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Does corruption affect cooperation? A laboratory experiment

Listed author(s):
  • Raymundo M. Campos-Vazquez

    ()

    (El Colegio de México)

  • Luis A. Mejia

    ()

    (El Colegio de México)

Abstract In this paper, we analyze the nature of cooperation in different corruption regimes. In a laboratory experiment with university students in Mexico, individuals play first a corruption game and then a public goods game. The corruption game is divided into three groups: high- and low-monitoring scenarios as well as a control group not exposed to the game. The public goods game is divided into three groups: the standard game, a game with centralized punishment executed by an exogenously assigned leader, and a game similar to the second one, but adding the possibility of counter-punishment. There are four key results. First, there is more corruption in the low-monitoring group. Second, in the public goods game there is less cooperation in the low-monitoring group than in the group with more intensive monitoring. Third, the option of punishment increases cooperation, but the sensitivity to punishment is greater in the high-monitoring (low-corruption) group. Fourth, the option of counter-punishment of the leader decreases cooperation. Our results highlight the importance of corruption in decreasing trust and social capital and show the difficulty of promoting cooperation when corruption is prevalent.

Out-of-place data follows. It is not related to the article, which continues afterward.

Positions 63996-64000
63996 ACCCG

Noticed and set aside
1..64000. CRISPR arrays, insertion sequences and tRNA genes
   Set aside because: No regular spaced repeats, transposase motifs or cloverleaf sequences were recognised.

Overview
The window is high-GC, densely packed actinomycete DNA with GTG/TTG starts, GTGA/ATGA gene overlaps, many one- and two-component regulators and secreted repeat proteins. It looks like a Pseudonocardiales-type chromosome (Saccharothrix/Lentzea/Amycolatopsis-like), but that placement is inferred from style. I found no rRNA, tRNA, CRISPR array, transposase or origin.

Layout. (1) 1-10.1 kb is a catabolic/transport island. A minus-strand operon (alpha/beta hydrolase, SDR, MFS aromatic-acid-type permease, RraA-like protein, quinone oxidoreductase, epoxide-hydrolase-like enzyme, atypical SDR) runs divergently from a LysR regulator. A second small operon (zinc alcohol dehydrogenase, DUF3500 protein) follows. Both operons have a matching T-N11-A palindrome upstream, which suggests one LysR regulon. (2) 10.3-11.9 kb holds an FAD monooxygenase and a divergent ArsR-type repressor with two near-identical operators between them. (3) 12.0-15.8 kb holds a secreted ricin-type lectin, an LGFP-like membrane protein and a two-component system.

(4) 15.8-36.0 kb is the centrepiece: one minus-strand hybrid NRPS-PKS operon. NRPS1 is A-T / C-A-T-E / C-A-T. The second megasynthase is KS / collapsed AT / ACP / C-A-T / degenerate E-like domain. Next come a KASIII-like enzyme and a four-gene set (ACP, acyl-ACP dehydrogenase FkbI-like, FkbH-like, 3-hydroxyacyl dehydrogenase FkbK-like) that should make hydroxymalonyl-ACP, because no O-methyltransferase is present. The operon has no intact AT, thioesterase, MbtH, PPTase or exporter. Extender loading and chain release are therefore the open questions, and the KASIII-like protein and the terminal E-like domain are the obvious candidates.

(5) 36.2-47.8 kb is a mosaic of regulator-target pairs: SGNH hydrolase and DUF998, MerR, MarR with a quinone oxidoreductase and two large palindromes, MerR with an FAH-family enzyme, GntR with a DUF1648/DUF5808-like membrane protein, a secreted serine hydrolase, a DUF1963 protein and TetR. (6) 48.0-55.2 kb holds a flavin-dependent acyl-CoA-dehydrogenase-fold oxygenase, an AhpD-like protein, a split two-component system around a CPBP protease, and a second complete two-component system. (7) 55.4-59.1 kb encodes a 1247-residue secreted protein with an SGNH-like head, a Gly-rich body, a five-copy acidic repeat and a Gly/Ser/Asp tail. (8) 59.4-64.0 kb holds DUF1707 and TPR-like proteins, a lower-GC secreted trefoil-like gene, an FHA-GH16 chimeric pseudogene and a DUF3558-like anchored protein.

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File URL: http://link.springer.com/10.1007/s40503-016-0035-0
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Article provided by Springer & Centro de Investigaciòn y Docencia Económica (CIDE) in its journal Latin American Economic Review.

Volume (Year): 25 (2016)
Issue (Month): 1 (December)
Pages: 1-19

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Handle: RePEc:spr:laecrv:v:25:y:2016:i:1:d:10.1007_s40503-016-0035-0
DOI: 10.1007/s40503-016-0035-0
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Order Information: Web: http://www.springer.com/economics/journal/40503

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